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Teachers’ views on recognising and using home languages in predominantly monolingual primary schools.

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Publication details

JournalLanguage and Education
DateAccepted/In press - 7 Feb 2017
DateE-pub ahead of print - 14 Mar 2017
DatePublished (current) - 5 May 2017
Issue number4
Volume31
Number of pages24
Pages (from-to)283-306
Early online date14/03/17
Original languageEnglish

Abstract

The use of home languages has previously been advocated in highly multilingual
UK classrooms (e.g. Conteh, 2007; Kenner et al., 2008; McGilp, 2014).
However, drawing on the home languages and cultural insight of children who
use English as an Additional Language (EAL) may also have important social
and academic benefits in contexts where monolingualism is the norm.

Conducted in a small local authority in England with low numbers of children
who use EAL, this study investigated a) primary teachers’ views on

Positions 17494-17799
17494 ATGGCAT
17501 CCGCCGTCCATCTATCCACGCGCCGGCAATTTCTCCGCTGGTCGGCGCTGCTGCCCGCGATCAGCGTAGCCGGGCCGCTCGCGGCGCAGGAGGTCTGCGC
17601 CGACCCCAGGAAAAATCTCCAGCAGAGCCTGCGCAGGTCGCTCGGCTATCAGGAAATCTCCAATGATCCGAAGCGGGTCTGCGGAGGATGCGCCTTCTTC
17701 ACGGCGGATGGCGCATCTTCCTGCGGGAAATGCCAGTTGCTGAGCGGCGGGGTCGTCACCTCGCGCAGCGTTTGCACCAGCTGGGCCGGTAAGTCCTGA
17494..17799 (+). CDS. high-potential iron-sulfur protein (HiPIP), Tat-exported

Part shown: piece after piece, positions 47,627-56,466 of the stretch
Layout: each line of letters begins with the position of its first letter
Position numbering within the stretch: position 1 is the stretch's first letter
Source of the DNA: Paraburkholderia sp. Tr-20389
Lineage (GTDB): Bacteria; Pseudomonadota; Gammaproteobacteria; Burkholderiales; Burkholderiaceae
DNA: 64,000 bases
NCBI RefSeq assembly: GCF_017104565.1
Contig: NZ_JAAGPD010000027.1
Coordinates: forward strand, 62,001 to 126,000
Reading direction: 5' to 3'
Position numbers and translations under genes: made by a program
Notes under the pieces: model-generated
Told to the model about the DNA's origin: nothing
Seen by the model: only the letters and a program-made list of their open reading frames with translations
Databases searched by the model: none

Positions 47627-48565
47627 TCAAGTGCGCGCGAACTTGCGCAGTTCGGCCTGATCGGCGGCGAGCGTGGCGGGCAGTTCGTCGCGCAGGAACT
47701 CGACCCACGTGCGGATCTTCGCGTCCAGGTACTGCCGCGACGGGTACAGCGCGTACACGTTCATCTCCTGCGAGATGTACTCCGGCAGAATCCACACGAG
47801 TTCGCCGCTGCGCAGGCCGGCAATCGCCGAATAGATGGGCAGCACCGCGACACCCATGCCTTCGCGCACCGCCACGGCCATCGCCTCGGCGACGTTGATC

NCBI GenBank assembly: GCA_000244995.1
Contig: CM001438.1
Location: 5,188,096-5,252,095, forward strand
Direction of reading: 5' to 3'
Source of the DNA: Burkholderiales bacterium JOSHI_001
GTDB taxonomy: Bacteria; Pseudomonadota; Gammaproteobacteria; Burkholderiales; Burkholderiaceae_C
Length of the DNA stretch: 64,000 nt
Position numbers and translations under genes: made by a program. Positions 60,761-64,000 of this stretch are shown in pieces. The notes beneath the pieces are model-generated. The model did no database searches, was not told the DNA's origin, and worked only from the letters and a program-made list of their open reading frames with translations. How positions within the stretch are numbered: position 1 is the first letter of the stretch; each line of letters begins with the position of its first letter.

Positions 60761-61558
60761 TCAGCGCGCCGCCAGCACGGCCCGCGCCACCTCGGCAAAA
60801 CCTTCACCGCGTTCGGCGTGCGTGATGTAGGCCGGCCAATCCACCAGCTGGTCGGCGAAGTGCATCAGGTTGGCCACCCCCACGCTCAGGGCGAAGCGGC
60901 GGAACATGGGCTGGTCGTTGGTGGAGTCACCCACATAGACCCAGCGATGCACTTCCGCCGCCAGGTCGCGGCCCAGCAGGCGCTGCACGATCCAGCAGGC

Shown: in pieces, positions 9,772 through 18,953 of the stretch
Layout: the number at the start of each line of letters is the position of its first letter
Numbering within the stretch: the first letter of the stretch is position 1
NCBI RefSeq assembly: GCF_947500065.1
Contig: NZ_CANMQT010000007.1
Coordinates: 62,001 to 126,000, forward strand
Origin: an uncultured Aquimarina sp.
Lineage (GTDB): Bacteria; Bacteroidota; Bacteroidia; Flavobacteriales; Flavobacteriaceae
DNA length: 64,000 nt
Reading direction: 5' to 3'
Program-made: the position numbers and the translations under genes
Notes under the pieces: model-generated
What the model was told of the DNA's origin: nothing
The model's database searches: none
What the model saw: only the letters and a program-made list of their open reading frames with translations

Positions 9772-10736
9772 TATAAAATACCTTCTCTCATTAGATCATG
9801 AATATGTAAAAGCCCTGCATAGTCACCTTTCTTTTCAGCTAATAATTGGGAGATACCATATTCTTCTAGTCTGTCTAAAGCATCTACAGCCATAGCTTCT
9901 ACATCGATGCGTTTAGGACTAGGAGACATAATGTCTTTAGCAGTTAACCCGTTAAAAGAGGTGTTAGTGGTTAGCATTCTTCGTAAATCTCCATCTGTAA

implementing language awareness activities, using pupils who speak languages
other than English as a linguistic and cultural resource, via interviews and
questionnaires and b) the amount and nature of references made to home
languages during classroom observations.

Although the teachers did not refer to or use home languages on a day-to-day
basis, they generally showed willingness to consider implementing certain
activities which incorporated them. However, largely, the teachers had not
previously contemplated such practice. They did not reference any academic
benefits to promoting linguistic diversity but were more aware of the potential
social benefits. They also lacked confidence in particular areas (e.g. linguistic
knowledge) as well as showing a strong awareness of issues such as the
importance of English.

Bibliographical note

© 2017 Informa UK Limited, trading as Taylor & Francis Group. This is an author-produced version of the published paper. Uploaded in accordance with the publisher’s self-archiving policy. Further copying may not be permitted; contact the publisher for details.

    Research areas

  • home languages, monolingualism, English as an Additional Language, diversity education, language awareness, teacher attitudes

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